Breast Cancer Research and Treatment

, Volume 121, Issue 2, pp 431–437 | Cite as

Ki67: a time-varying biomarker of risk of breast cancer in atypical hyperplasia

  • Marta Santisteban
  • Carol Reynolds
  • Emily G. Barr Fritcher
  • Marlene H. Frost
  • Robert A. Vierkant
  • Stephanie S. Anderson
  • Amy C. Degnim
  • Daniel W. Visscher
  • V. Shane Pankratz
  • Lynn C. HartmannEmail author


Uncontrolled proliferation is a defining feature of the malignant phenotype. Ki67 is a marker for proliferating cells and is overexpressed in many breast cancers. Atypical hyperplasia is a premalignant lesion of the breast (relative risk ~ 4.0). Here, we asked if Ki67 expression could stratify risk in women with atypia. Ki67 expression was assessed immunohistochemically by digital image analysis in archival sections from 192 women with atypia diagnosed at the Mayo Clinic 1/1/67–12/31/91. Risk factor and follow-up data were obtained via study questionnaire and medical records. Observed breast cancer events were compared to population expected rates (Iowa SEER) using standardized incidence ratios (SIRs). We examined two endpoints: risk of breast cancer within 10 years and after 10 years of atypia biopsy. Thirty-two (16.7%) of the 192 women developed breast cancer over a median of 14.6 years. Thirty percent (58) of the atypias had ≥2% cells staining for Ki67. In these women, the risk of breast cancer within 10 years after atypia was increased (SIR 4.42 [2.21–8.84]) but not in those with <2% staining. Specifically, the cumulative incidence for breast cancer at 10 years was 14% in the high Ki67 vs. 3% in the low Ki67 group. Conversely, after 10 years, risk in the low Ki67 group rose significantly (SIR 5.69 [3.63–8.92]) vs. no further increased risk in the high Ki67 group (SIR 0.78 [0.11–5.55]). Ki67 appears to be a time-varying biomarker of risk of breast cancer in women with atypical hyperplasia.


Atypical hyperplasia Breast cancer risk Ki-67 Immunohistochemistry 



This work was supported by NCI RO1 grant CA132879, Mayo Clinic Breast Cancer SPORE CA116201, and the Martha and Bruce Atwater Foundation. We thank Linda Murphy for immunostaining; Teresa Allers, Jo Johnson, Mary Campion, Melanie Kasner, and Romayne Thompson for data collection; Joel Worra for database development; Ann Harris and the Survey Research Center for patient follow-up; and Vicki Shea for assistance with manuscript preparation.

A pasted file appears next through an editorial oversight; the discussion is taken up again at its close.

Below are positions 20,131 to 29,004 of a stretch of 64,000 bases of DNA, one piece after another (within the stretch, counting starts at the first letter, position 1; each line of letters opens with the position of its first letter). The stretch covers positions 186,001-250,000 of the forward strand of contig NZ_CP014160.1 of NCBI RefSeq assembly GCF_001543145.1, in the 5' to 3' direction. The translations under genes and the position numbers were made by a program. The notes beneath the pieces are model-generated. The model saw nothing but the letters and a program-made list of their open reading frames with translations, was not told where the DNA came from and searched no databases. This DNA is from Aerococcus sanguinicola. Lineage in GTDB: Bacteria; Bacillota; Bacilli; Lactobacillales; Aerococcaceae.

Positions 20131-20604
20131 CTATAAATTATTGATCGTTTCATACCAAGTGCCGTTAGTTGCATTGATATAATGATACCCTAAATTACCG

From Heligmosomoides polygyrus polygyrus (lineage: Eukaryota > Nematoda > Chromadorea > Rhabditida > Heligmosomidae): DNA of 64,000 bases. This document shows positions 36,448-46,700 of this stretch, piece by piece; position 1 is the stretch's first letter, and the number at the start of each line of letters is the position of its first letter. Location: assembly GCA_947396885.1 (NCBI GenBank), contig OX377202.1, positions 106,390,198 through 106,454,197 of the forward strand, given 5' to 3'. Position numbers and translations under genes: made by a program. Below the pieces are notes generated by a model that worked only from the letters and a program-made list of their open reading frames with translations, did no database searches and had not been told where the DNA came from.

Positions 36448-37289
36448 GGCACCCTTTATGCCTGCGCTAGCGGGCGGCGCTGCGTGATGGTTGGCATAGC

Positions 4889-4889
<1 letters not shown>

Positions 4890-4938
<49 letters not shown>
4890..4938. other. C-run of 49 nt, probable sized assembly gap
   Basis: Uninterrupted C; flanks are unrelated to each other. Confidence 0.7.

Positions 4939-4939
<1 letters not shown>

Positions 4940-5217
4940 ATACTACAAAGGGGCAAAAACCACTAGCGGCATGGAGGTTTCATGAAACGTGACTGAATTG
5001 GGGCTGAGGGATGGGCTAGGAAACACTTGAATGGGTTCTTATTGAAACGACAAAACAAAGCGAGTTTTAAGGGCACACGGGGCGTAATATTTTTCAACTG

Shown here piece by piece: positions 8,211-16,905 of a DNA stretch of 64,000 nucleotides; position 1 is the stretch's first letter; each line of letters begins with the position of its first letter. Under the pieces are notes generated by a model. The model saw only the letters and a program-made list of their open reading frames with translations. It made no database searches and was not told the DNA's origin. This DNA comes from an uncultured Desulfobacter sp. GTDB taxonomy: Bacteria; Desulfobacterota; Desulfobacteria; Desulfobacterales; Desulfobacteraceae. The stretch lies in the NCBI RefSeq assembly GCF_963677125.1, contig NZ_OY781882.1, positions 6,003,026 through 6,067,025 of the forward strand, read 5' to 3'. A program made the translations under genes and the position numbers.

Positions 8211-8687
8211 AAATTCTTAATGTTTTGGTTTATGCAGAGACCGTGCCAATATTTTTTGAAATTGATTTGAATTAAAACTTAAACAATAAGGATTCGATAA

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Copyright information

© Springer Science+Business Media, LLC. 2009

Authors and Affiliations

  • Marta Santisteban
    • 1
  • Carol Reynolds
    • 2
  • Emily G. Barr Fritcher
    • 2
  • Marlene H. Frost
    • 3
  • Robert A. Vierkant
    • 4
  • Stephanie S. Anderson
    • 4
  • Amy C. Degnim
    • 5
  • Daniel W. Visscher
    • 6
  • V. Shane Pankratz
    • 4
  • Lynn C. Hartmann
    • 3
    Email author
  1. 1.Department of OncologyClinica Universitaia de NavarraNavarraSpain
  2. 2.Department of Laboratory Medicine and Pathology, Mayo Clinic Cancer Center, Mayo Graduate School of Medical EducationMayo Clinic College of MedicineRochesterUSA
  3. 3.Division of Medical Oncology, Department of Oncology, Mayo Clinic Cancer Center, Mayo Graduate School of Medical EducationMayo Clinic College of MedicineRochesterUSA
  4. 4.Department of Health Sciences Research—Biostatistics, Mayo Clinic Cancer Center, Mayo Graduate School of Medical EducationMayo Clinic College of MedicineRochesterUSA
  5. 5.Department of General Surgery, Mayo Clinic Cancer Center, Mayo Graduate School of Medical EducationMayo Clinic College of MedicineRochesterUSA
  6. 6.Department of PathologyUniversity of MichiganAnn ArborUSA

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